MORENO: This is going to be a tough one for the president or Don Junior to avoid. So, yes, I think the answer is yes.
KEILAR: All right, Joe Moreno, thank you so much.
And now to the first big legal showdown in the fight over President Trump's financial records. A federal court hearing in the case just wrapped up and this all started when the House Oversight Committee issued a subpoena to the accounting firm, Mazars USA, for President Trump's financial records. The president's personal legal team then sued Mazars in an attempt to block the subpoena.
[13:05:15] Let's get to Sara Murray. She is outside of the federal courthouse in Washington following all of this.
And, Sara, the two sides here were arguing over how fast this case should move forward. Tell us what's happened so far here.
SARA MURRAY, CNN POLITICAL CORRESPONDENT: That's right. And the hearing just wrapped up. And one of the things the judge made clear is essentially, you know, look, I have a lot of information, I'm fully briefed on this case, so we'll be moving on a relatively quick timetable.
But this is, you know, the first time we've seen both sides in court sort of laying out the arguments on each side. And the lawyer from the House is saying, look, we are not going to send the president to jail, but that doesn't mean we can't look at whether he violated the law. It doesn't mean that there are not legitimate constitutional or ethical questions that need to be explored here and that might necessitate further legislation.
And, you know, on the president's side, his attorneys were arguing that this is all just politically motivated. This isn't a question of whether Congress actually wants to create some legislation. This is about going, rooting through Donald Trump's personal finances, and it completely crosses the line.
But one of the things the judge made clear is that he was not going to make a ruling from the bench today. He did acknowledge this is, you know, a big -- a big question that he's face, and he didn't want to take it on very hastily. And, of course, Brianna, as you know, this is the first time that we're seeing the White House really tested on its belief that it doesn't have to hand anything over to Congress, that Congress is asking for.
KEILAR: Yes, it is a key moment, and we're watching it with you.
Sara Murray at the federal courthouse here in Washington.
Any moment now Secretary of State Mike Pompeo is scheduled to meet with Russian President Vladimir Putin. Pompeo and his Russian counterpart, Sergey Lavrov, met earlier. They discussed a host of issues. That included Iran, Venezuela and North Korea.
But tensions seemed to rise when the discussions turned to Russian meddling in the elections. In their post-meeting press conference, Lavrov angrily claimed there's no proof of Russian interference in 2016 despite all of the proof of Russian interference in 2016. And he also accused the U.S. of interfering in Russia's domestic issues.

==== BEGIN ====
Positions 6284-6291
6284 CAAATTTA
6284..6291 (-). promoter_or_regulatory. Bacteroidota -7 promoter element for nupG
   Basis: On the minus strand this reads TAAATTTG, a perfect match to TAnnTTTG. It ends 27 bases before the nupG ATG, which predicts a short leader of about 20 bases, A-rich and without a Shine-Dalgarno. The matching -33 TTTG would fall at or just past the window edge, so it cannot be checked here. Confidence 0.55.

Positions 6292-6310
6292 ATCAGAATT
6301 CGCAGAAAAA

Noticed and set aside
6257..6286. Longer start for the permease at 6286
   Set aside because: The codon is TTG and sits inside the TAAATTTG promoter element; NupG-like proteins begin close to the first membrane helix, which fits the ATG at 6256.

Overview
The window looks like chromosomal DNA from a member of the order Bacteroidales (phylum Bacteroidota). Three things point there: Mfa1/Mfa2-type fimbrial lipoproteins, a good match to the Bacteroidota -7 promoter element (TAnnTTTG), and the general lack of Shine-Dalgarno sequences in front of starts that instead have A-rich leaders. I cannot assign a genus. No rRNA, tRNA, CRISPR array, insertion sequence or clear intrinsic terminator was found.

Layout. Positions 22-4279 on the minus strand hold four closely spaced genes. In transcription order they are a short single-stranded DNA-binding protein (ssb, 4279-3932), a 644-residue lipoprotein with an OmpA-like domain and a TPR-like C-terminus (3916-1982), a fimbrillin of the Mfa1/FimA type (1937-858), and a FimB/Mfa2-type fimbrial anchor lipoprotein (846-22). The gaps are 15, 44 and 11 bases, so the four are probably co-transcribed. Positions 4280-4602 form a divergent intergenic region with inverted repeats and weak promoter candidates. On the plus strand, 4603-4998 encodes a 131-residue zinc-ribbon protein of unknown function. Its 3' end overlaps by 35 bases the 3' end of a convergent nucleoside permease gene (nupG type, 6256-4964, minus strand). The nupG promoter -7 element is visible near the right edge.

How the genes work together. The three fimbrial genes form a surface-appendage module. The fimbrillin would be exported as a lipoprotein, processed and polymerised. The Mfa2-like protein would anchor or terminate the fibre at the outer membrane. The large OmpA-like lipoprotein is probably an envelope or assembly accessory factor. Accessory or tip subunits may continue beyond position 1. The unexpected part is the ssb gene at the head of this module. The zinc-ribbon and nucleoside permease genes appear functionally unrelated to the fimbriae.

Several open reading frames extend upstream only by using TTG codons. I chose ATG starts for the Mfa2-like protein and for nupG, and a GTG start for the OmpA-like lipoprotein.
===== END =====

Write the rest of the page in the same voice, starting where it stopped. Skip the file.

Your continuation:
Secretary Pompeo responded with this.
(BEGIN VIDEO CLIP)
MIKE POMPEO, SECRETARY OF STATE: As we've made clear for the past months that interference in American elections is unacceptable. If the Russians were engage in that in 2020 it would put our relationship in an even worse place than it has been. And I encourage them not to do that. That we would -- we would not tolerate that.
(END VIDEO CLIP)
KEILAR: As the secretary of state talks to Russia about Iran, "The New York Times" reports that the Pentagon has prepared a plan to send as many as 120,000 U.S. troops to the Middle East. We're talking Iraq War level military planning here. The plan reportedly is only on the table if Iran were to launch an attack on U.S. interests or the attempt to manufacture nuclear weapons. It's unclear if the president was briefed on the plan, but when he was asked about it today, he said this.
(BEGIN VIDEO CLIP)
DONALD TRUMP, PRESIDENT OF THE UNITED STATES: Now, would I do that? Absolutely. But we have not planned for that. Hopefully we're not going to have to plan for that. And if we did that, we'd send a hell of a lot more troops than that.
(END VIDEO CLIP)
KEILAR: Let get to Maryland Senator Ben Cardin now. He's joining me now from Capitol Hill. You are a Democrat on the Senate Foreign Relations Committee. So is
there anything you can tell us about this plan? Have you been informed of this?
SEN. BEN CARDIN (D-MD): Well, Brianna, it's good to be with you.
I'm not aware of any member in the Senate Foreign Relations Committee having been briefed on this plan or members of the United States Senate. I think it's critically important that we get a full briefing as to what the president's intents are all about.
What I am very concerned about is there could be a miscalculation that could lead to some military activity. Congress certainly has not authorized that. To the contrary. There is no military authorization for the use of force against Iran.
KEILAR: Should there be a plan in consideration that includes this many troops? Is that appropriate?
CARDIN: I would hope that the president would reduce the temperature between Iran and the United States that could lead to a miscalculation. Clearly his withdrawal from the nuclear agreement without the support our allies has isolated America. One thing we need to do is isolate Iran, not isolate America. Yes, Iran was in compliance with the nuclear agreement, but we have other issues with Iran, and it's difficult for us to deal with those other issues while we have a division among our allies.
KEILAR: the president was asked if the U.S. was seeking regime change in Iran, and he said, quote, we'll see what happens. What's your reaction to that?
CARDIN: I think it would be a major mistake if we tried to deal with a military solution to the problem with Iran. Regime change would require us to get militarily engaged, something that I think would be counterproductive and could lead to a great deal of other problems in that region of the world.